In a 2012 study, Neitzel and colleagues surveyed 4,585 New Yorkers about how often and how long they spent in noisy environments and activities, including their jobs, their subway commutes, their attendance at sporting events and concerts, their use of power tools and listening to music. The researchers then calculated average daily exposures and found that 91 percent of transit users and 87 percent of others were exceeding the EPA standard.

The results surprised Neitzel because the majority of participants were professionals or office workers, “so it was nonoccupational activities that were driving their exposure,” he says. In two of every three participants, music was a major source of what the study called “voluntary exposure” to loud sounds.

Riding the subway was also a major source for some New Yorkers: 10 percent of transit users exceeded the 70-decibel goal from their time on transit alone. “When the train comes in in Manhattan, the noise is 80 to 85 decibels on average and goes upwards of 95 to 100 decibels for brief periods,” Neitzel says.

Besides advising people to turn down the earbud volume, Neitzel recommends better ear protection.

Cheap earplugs that you can buy at the drugstore offer some protection, Chang says. In addition, there are specialized ear plugs, such as ones for hunters that amplify low-level sounds and block out gunshots. Musicians’ earplugs reduce noise with higher fidelity than the muffling effect that regular plugs have: You want to hear the music that you and your orchestra mates are playing, after all.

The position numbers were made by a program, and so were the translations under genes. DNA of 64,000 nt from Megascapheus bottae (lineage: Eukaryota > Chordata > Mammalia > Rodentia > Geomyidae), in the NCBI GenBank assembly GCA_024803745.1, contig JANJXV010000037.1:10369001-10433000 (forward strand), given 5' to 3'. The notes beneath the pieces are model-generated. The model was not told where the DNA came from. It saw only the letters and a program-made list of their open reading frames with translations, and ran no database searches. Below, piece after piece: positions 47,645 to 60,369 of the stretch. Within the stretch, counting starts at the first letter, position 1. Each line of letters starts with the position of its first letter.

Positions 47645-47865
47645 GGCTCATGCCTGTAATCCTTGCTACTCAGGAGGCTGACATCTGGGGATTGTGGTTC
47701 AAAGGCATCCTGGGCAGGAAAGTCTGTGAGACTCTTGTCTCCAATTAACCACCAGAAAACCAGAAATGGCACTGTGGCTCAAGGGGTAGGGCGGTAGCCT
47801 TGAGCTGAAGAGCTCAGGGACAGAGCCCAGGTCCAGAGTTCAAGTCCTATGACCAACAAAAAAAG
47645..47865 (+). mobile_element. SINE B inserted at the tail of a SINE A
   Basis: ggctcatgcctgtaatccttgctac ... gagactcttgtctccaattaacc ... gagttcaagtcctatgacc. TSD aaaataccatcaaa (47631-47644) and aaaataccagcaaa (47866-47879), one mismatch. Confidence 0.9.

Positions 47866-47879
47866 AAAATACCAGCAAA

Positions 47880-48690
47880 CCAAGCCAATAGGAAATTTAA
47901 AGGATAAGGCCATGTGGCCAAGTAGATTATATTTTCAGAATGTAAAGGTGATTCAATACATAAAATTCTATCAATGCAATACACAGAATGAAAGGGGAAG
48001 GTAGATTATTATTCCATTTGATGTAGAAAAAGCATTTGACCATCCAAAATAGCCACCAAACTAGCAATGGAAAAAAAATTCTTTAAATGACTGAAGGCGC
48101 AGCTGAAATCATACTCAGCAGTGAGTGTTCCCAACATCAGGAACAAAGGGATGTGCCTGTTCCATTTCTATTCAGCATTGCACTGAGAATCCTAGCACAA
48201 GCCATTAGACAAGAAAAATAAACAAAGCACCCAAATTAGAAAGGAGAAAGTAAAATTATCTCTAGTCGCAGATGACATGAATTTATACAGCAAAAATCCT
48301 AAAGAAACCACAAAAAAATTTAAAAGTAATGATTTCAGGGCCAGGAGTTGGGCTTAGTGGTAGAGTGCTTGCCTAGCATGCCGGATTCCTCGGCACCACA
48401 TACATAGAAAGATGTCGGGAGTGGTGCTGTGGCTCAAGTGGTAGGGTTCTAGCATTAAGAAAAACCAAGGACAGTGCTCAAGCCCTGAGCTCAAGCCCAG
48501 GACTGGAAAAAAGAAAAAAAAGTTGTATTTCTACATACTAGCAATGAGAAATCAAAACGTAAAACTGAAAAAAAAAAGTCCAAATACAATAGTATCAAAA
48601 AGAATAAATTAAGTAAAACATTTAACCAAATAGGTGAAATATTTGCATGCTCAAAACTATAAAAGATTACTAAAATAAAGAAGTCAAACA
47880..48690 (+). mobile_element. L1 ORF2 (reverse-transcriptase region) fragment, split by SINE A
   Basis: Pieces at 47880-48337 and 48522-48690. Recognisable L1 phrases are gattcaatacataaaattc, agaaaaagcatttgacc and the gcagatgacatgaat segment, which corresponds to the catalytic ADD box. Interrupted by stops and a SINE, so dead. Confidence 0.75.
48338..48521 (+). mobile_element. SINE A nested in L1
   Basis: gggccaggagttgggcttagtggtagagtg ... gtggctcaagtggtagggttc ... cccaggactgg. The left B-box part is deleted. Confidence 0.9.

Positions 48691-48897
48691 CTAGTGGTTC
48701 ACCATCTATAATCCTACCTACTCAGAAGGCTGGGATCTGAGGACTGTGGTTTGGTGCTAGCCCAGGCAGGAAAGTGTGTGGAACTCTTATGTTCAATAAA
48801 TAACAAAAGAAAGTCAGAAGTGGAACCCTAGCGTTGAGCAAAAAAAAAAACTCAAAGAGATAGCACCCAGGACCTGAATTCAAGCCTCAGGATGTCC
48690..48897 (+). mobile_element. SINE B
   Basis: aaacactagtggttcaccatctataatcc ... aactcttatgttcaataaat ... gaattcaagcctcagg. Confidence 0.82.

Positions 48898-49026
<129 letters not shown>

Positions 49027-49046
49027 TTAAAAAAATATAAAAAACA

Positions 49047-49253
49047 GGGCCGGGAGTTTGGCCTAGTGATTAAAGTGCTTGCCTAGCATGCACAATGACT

To gauge your noise exposure, you can try mobile phone apps that function as decibel meters. You can use a noise dosimeter — there are apps for that as well as stand-alone devices available on the Web — that measures average exposure over time, Neitzel says. “If it’s below 70 decibels, you’re okay. You have nothing to worry about.”

Some music players allow the user to limit its maximum volume. But many do not. In which case: If you can hear your kids’ music coming through ear plugs or headphones, tell them to turn the volume down.

If you have any concerns about your own hearing or your children’s, you should see an audiologist for a comprehensive hearing evaluation.